What is Israel's endgame in Gaza?
A cynical man might think that there are authorities in Israel who don't even *want* peace. That maybe they start conflicts before election season and beat the drums of war all other times to keep themselves in power.
This has been the issue with all the self-defeating Israeli military offensives of the past 16 years — Operation Grapes of Wrath in Lebanon, Operation Cast Lead in Gaza and now Operation Pillar of Defense, all of them, not coincidentally, initiated on the eve of national elections in Israel.
Gilad Sharon, the son of Ariel Sharon who orchestrated Israel’s withdrawal from Gaza in 2005, has an idea for an ending. He expressed it this way in The Jerusalem Post:
“We need to flatten entire neighborhoods in Gaza. Flatten all of Gaza. The Americans didn’t stop with Hiroshima — the Japanese weren’t surrendering fast enough, so they hit Nagasaki, too. There should be no electricity in Gaza, no gasoline or moving vehicles, nothing. Then they’d really call for a cease-fire.”
Atomic bombs, blackness, stillness, nothingness — Sharon allows himself to indulge the old Israeli dream that the Palestinian people should just disappear. But of course they do not. They regroup. They find new leaders. They endure with hatred of Israel reignited by loss.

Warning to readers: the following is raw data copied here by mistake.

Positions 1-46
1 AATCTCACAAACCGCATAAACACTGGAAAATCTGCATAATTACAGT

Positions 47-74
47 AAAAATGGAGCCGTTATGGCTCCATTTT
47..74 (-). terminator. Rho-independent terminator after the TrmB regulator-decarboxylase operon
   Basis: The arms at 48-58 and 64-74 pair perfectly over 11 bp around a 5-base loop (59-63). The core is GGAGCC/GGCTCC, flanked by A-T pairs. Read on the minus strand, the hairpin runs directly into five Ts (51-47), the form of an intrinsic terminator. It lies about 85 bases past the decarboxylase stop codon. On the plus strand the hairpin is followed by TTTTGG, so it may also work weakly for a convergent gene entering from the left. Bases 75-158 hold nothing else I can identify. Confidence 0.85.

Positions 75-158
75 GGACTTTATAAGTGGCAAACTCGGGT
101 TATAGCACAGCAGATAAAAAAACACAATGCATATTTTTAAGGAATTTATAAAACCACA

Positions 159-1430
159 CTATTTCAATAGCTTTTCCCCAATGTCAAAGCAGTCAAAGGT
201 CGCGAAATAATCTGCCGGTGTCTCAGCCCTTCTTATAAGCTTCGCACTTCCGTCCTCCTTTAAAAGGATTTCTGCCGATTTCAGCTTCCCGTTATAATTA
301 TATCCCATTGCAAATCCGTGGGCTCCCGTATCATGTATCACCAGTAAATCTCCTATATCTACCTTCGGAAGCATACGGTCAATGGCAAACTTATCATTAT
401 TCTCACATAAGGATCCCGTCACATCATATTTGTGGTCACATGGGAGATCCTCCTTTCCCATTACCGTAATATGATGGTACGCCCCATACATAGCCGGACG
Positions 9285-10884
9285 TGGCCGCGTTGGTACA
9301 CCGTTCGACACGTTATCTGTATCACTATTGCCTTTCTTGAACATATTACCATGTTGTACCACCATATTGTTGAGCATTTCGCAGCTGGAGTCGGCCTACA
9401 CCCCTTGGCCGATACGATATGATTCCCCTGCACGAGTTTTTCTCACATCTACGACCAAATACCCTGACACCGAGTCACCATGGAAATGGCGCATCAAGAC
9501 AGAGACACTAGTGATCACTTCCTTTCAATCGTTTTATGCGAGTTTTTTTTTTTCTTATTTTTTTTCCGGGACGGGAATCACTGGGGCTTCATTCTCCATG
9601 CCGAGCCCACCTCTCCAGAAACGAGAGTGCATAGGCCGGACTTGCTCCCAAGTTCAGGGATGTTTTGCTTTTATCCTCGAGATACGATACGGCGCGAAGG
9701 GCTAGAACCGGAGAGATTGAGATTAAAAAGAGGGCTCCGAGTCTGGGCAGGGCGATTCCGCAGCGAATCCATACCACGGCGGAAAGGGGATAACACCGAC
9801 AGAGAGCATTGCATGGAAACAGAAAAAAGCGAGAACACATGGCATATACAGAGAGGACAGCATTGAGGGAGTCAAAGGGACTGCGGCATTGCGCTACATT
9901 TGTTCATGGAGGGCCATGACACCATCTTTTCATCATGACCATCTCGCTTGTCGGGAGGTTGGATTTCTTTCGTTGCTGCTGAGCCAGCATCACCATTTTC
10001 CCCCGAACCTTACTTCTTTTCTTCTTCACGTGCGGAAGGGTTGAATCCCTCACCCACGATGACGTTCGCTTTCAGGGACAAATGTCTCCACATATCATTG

This is an old story. As early as 1907, Yitzhak Epstein, a Zionist, wrote an article called “A Hidden Question” in which he observed: “We have forgotten one small matter: There is in our beloved land an entire nation, which has occupied it for hundreds of years and has never thought to leave it.” Zionism, Epstein warned, would have to face and solve “The Arab Question.”
The specific question for Israel in the run-up to this operation was what to do about rockets launched from Gaza at its citizens. No government can accept having its civilians subjected to regular rocket attacks from a neighboring territory.
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